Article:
In welcoming the visit of Sir Nigel Sheinwald to Damascus, may I ask the Minister what has flowed from it? Given the importance that the right hon. Member for Liverpool, Wavertree (Jane Kennedy) rightly attaches to Syria and its dealings, does the Minister agree that we should do more to engage the Russians’ interest in encouraging the Syrians to play a more responsible role?
I agree entirely with the hon. Gentleman’s observations and approach to the issue. We are pressing the Russian Government to play a more constructive role in relation to Syria. We are encouraging them to urge the Syrians to look to their eastern border with Iraq, to reconsider their relationship with Hezbollah and, probably most importantly in view of what he said, to reconsider their support of the rejectionists in Damascus, in order to improve the situation in Palestine.
On Christmas day, the 72-year-old uncle of my constituents, Talib and Dianne Elam, was shot and died when American troops attacked his house in Baghdad. The family are Kurdish, suffered terribly under Saddam, and strongly support our intervention in Iraq and the new Iraqi Government. They are now desperate to find out the circumstances surrounding their uncle’s death. Will my hon. Friend raise the issue with our American allies and ask them to provide the family with as much information as possible?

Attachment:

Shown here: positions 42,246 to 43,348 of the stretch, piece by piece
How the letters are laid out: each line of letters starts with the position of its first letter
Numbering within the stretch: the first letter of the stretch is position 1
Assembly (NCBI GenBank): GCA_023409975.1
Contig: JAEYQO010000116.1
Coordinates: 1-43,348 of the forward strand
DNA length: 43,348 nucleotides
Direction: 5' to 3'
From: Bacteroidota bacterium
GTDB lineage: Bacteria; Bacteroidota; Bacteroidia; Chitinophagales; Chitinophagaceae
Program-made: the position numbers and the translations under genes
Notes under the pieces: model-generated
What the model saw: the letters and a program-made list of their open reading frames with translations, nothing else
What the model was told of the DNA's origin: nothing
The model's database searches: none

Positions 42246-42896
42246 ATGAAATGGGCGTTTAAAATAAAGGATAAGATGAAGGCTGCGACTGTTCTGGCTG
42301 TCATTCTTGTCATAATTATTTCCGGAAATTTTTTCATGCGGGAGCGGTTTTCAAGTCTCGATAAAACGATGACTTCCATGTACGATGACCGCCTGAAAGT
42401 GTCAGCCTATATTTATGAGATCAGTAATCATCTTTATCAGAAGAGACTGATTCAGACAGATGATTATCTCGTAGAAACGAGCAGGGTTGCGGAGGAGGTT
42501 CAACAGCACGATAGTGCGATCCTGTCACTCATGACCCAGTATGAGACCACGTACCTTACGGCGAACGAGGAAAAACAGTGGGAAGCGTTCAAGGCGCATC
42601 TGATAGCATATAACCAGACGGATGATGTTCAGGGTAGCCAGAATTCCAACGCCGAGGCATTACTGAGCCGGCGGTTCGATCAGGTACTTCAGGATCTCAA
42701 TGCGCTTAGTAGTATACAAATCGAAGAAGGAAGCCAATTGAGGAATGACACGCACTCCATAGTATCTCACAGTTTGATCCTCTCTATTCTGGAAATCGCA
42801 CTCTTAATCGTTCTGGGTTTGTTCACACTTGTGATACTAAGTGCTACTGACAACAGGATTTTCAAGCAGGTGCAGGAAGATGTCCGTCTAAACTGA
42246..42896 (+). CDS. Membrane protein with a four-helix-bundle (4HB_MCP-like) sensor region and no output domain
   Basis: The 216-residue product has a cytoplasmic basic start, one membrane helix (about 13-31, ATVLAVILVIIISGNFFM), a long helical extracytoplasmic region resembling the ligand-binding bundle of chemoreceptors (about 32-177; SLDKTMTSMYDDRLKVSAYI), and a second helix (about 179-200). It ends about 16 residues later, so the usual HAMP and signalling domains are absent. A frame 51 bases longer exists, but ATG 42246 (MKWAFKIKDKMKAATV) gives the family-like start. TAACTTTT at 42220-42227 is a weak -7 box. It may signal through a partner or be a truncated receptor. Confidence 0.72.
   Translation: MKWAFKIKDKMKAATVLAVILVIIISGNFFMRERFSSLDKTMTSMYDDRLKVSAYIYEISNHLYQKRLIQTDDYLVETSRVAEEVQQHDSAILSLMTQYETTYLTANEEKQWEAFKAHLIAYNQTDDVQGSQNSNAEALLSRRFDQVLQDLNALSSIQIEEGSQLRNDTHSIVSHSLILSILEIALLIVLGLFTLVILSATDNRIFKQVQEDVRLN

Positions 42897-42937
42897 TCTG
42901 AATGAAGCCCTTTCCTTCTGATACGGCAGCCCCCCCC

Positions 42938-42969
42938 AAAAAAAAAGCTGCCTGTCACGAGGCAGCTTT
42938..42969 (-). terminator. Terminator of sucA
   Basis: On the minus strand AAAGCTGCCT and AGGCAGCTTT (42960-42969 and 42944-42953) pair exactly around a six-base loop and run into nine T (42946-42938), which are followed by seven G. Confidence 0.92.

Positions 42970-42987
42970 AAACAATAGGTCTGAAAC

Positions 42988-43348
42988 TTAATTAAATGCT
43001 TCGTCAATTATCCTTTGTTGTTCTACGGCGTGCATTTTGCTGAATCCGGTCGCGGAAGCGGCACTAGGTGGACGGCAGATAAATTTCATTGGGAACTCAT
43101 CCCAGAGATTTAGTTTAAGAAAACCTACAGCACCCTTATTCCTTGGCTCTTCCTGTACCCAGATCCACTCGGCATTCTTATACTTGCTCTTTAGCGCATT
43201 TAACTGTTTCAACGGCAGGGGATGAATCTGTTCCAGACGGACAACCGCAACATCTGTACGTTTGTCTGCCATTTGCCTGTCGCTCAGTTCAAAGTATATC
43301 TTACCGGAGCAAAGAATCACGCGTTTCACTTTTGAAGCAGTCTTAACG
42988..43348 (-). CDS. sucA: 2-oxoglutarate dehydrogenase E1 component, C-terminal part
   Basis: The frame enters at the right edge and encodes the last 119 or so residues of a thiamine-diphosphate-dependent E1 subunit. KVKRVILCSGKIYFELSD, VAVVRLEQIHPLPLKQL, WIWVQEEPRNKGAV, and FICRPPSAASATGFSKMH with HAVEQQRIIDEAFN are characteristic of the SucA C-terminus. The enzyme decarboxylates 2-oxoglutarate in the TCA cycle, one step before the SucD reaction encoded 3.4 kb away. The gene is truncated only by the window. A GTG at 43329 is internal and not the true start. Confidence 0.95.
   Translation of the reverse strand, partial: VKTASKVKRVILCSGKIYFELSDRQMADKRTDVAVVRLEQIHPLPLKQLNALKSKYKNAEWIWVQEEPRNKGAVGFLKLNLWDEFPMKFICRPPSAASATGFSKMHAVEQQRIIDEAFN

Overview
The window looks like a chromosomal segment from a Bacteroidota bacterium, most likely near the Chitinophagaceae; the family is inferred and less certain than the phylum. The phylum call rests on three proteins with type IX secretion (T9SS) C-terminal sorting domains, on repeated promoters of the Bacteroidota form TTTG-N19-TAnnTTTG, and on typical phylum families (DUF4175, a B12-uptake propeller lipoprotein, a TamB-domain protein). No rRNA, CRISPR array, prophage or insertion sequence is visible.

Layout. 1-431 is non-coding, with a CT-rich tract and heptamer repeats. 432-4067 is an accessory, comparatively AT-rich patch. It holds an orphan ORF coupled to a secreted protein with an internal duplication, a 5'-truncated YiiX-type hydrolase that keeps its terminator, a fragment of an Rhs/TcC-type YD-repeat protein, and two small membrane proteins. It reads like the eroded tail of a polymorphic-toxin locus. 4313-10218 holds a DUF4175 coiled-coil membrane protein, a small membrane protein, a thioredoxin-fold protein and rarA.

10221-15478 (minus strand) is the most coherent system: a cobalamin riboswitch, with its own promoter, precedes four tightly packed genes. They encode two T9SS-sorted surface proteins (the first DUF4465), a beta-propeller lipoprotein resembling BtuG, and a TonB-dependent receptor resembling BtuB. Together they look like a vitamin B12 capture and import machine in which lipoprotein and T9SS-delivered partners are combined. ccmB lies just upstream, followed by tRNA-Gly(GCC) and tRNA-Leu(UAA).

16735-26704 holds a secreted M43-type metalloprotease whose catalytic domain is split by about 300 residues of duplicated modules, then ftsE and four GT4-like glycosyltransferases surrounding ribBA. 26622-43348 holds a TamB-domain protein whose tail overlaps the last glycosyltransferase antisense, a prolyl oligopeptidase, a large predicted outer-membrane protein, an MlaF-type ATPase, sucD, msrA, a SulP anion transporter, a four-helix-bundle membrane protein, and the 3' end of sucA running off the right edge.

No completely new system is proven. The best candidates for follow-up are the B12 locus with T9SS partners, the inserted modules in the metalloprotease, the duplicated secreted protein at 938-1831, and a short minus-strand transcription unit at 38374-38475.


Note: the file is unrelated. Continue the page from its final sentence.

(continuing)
As Iraqi Ministers have said publicly that they are satisfied that the vast majority of foreign jihadi terrorists enter Iraq through Syria, and as it is inconceivable that that can happen without the knowledge and acquiescence of the Syrian Government, will the Government not just respond to friendlier noises from Damascus but emphasise that no meaningful relationship can be achieved with that country unless it ceases such support?
We have made those points forcefully to President Assad on several occasions and will continue to do so; the right hon. and learned Gentleman is right. He might also have said that there have been indications that some of the jihadists who are moving into Iraq do not much like the regime in Syria either, and might just decide to stay there. The Syrian secret service is more than a little worried about that.